- Palacios Principe de La Paz -the rogue royal favourite who provoked the mutiny of Aranjuez for consorting with Napoleon - near the palace (now a 4* hotel) and also in Calle Principe - now Colegeo de la Sacrada Familia - in front of which the mutiny is re-enacted)
- Feria de Aranjuez festival about first week of September includes
- a fun-fair (car park, M-305) ,
- sports events (Delete stadium),
- food and drink stalls (Mariblanca),
- a concert at the Royal Palace,
- a traditional or Sacrificio Goyesque (in the Plaza de Toros),
- a dramatic street re-enactment of the attack and burning of Godoy's House, (now Sacrada Familia school in Avenida Principe) with fireworks and costumes inspired by Goya paintings.
- A fun raft-race organized by the pirates of the Tajo
The actual Motin de Aranjuez was in March, 1808 because Godoy was believed to have colluded with Napoleon to invade Spain on the pretext of attacking Portugal. Subsequently the French forced both the Spanish King Carlos IV and his son to abdicate in favour of Napoleon's brother, Joseph, (José I). The Spanish, aided by British forces under Wellington ejected José and reinstalled the king's son as Ferdinand VII, the last regular royal occupant at Aranjuez who ruled until his death in 1833.
IMPORTANT: Be sure always to tell someone (such as your hotel receptionist or host) what you are planning, and throughout the summer use Factor 50 sun block on exposed flesh, and be sure to take (even on short outings)
- a LARGE bottle of water,
- a Sombrero or sun-hat (with a brim all around)
- a (fully chargeed, with credit) telephone:
- the medical emergency number is 061.
- Other emergencies 112, and
- police national=091 / municipal 092
- Doce Calles Take the Madrid road (M-305) northwards. There are twelve shady paths radiating from s a new roundabout with El Kiosco bar/restaurant. Take either Calle Sin Salida or Calle la Montaña - there is a new park constructed on the south bank Talud Sur La Montaña (actually not a mountain, but a plateau).
- To the left leads to a restored water-wheel and Hospital Tajo.
- To the right, the level route leads to El cortijo de San Isidro palace (with adjacent cafe-bar),
- To the right, uphill leads to a residential district of houses and apartment blocks, where, in calle Avila there a great view over the town and the colleges of the Guardia Civil (The Spanish armed police training center). There you will also find a local bar El Cazuela de Chiquitin which is cheap good country cooking and worth a visit, if only for the tapas!
- Ruta del Sol The other side of the M305 is also an flat, agricultural area, where there are paths leading to a disused hippodrome, the rivers Tajo (Tagus) and Jarama. There are bridges to cross the railway line
- Los Coroneles (on Google maps:Glorieta Cultural) is the middle of five level paths radiating westward from the palace (Plaza Eliptica) ehich lead to a festival ground near the railway station. Here you will find sone ruined barracks (Antigua Cuarteles) a few isolated housed near the river and some industrial buildings relating to the disused rail-freight yard. The weir of the River Tajo, which facilitates irrigation, is near the Palacio Real.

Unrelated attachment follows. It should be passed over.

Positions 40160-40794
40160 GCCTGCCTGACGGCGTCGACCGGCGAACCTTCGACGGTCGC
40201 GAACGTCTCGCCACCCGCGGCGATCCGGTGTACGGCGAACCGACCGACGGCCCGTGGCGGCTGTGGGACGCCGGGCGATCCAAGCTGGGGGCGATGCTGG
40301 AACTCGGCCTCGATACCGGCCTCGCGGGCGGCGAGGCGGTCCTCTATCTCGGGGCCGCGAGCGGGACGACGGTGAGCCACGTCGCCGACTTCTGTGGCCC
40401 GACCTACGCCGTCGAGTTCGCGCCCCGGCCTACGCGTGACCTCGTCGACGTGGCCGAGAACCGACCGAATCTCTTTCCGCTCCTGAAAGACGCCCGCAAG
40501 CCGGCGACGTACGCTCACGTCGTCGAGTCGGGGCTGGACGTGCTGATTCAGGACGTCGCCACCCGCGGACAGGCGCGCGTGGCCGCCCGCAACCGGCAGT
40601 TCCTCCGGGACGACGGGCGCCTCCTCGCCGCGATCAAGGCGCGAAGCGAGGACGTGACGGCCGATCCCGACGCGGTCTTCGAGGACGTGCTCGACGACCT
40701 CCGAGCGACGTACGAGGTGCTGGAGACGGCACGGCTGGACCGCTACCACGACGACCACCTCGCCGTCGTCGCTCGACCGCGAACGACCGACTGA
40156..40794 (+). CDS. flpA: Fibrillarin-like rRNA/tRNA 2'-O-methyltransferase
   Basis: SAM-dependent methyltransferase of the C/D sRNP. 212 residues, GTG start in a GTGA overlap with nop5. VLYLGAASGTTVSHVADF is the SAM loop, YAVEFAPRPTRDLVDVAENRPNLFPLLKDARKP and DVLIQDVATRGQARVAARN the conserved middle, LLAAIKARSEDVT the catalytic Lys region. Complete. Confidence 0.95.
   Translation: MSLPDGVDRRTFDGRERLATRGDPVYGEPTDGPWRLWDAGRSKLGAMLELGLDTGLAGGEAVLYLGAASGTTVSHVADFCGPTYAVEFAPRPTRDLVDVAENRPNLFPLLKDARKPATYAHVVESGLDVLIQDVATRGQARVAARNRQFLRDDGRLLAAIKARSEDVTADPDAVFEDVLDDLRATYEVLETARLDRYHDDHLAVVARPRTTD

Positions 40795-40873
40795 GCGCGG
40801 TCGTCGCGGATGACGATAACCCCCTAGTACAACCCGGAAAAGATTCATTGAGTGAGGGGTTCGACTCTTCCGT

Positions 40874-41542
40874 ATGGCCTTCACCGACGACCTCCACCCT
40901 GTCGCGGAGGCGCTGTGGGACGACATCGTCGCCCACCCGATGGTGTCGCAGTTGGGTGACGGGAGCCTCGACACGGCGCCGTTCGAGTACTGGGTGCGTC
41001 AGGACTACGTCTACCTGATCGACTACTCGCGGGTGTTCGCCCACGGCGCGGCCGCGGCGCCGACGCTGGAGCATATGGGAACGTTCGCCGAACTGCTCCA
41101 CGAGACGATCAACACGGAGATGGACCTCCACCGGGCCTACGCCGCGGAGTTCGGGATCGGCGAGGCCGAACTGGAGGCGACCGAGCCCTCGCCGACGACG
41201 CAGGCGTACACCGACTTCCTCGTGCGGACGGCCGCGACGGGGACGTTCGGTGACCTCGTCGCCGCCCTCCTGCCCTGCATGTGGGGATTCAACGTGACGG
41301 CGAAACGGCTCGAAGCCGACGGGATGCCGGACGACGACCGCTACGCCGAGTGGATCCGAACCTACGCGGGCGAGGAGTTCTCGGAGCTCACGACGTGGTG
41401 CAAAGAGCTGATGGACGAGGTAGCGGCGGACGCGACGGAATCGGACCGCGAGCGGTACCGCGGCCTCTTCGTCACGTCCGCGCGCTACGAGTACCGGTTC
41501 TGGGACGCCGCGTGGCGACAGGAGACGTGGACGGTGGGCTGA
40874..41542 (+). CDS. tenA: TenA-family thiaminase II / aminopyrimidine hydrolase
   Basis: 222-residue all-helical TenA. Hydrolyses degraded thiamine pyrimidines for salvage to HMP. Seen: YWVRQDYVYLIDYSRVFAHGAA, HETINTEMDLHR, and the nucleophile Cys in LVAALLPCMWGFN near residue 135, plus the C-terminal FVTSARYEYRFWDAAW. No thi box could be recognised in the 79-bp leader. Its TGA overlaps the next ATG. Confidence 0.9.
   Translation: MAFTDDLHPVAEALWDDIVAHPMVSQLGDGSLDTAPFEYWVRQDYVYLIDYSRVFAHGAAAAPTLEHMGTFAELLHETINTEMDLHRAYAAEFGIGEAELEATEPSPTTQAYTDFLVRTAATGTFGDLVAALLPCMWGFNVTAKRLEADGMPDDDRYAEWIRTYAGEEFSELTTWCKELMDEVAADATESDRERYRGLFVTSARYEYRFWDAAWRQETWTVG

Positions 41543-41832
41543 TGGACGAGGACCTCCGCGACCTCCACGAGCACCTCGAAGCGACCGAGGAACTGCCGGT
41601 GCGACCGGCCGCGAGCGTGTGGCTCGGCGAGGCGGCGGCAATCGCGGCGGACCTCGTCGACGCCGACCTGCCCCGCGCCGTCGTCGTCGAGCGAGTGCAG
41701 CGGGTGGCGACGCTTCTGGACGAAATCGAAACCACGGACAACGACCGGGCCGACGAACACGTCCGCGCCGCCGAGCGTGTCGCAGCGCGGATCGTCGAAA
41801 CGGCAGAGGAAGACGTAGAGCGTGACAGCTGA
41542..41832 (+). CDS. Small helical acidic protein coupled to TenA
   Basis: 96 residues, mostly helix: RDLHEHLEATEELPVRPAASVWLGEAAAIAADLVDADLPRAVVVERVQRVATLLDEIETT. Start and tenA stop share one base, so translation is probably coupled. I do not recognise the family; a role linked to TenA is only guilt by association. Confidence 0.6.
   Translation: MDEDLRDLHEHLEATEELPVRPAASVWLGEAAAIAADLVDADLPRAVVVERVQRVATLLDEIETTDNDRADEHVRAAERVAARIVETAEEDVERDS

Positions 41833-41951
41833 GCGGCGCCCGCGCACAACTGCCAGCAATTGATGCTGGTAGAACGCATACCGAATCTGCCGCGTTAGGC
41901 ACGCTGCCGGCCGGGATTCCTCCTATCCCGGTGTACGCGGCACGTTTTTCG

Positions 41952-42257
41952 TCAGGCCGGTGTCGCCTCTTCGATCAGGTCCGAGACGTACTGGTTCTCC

- Vía Pecuria a drovers path is marked and leads north of La Montaña through olive groves and glorious countryside to Madrid - but there is not much shade - the entire route is about 80Km (50 miles). Start from Aranjuez center and take either the M305 Madrid (as for Doce Calles) or the M305a, along Jardines del Principe (Avenida de la Reina) over the bridge by the golf course towards....
- Cortijo de Aranjuez
- Castillo de Oreja,
- Titulcia, Vía Pecuaria de los Puentes,
- San Martín de la Vega,
- Perales del Rio,
- Getafe Metro Station (Alonso de Mendoza)
There are two casinos -
- The Casino central near Calle Infantas - in Calle Capitan (Angosto Gomez Castillon - but there is really only one capitain street in this town town!) email: firstname.lastname@example.org Telephone 918 921 444
- Gran Casino. A vast complex in La Montaña (m-305 3Km north of palace)
- Golf Aranjuez. A 9-hole municipal facility
- La Montaña an 18-hole golf. Is a commercial venture
- Canoeing. At Escuela de Pirigismo (opposite palace)
As well as golf and canoeing mentioned, most common sports facilities are available at low cost municipal installations, and there are various adventure activities such as outdoor airsoft or paint-ball on the so-called "Hamburger hill" adventure park (south of Aranjuez) and parapente or paragliding on La Montaña (behind schools on Avenida de la Paz de Hiroshima).
Aranjuez is the wedding capital of Spain - maybe because you are royalty for the day! There are several shops selling or hiring wedding dresses, formal wear etc. and several specialist event organizers, including:
- Gran Casino
- La Finca de Montaña
- Hotel Barcelo
Any of the several professional photographic shops in the town can suggest some great/elegant/natural backgrounds for those 'forever fotos'
Buy a home!Edit
Yes! Really it is possible - the building bubble burst, and this town is bursting with four-bedroom houses - detached, terraced or semi-detached chalets and apartments from 1 - 3 bedrooms, all soundly built to EC standards but which became toxic assets, now to be sold by Spain's bad-bank - Sociedad de Gestión de Activos Procedentes de la Reestructuración Bancaria (or 'Sareb').
Although good concrete frame construction buildings, the finish is often poor, so the original asking price (c. 400,000) is usually about half the current list price, but what the market will currently bear is half that - In 2012 a chalet was offered at 167,000€, and similar homes can be rented for about 500€ because private owners are getting desperate. Aranjuez is pleasant, safe and child-friendly sort of place in which to live. The weather is sub-tropical (rarely freezes, can be 40ºC in high summer). Magical Madrid, Spain's capital city, is 1-hour commuting distance, and the monthly train ticket is around 90 Euros.
There are some excellent restaurants for all budgets (main meal from about 10€ - 100€ per person) serving local speciality foods, notably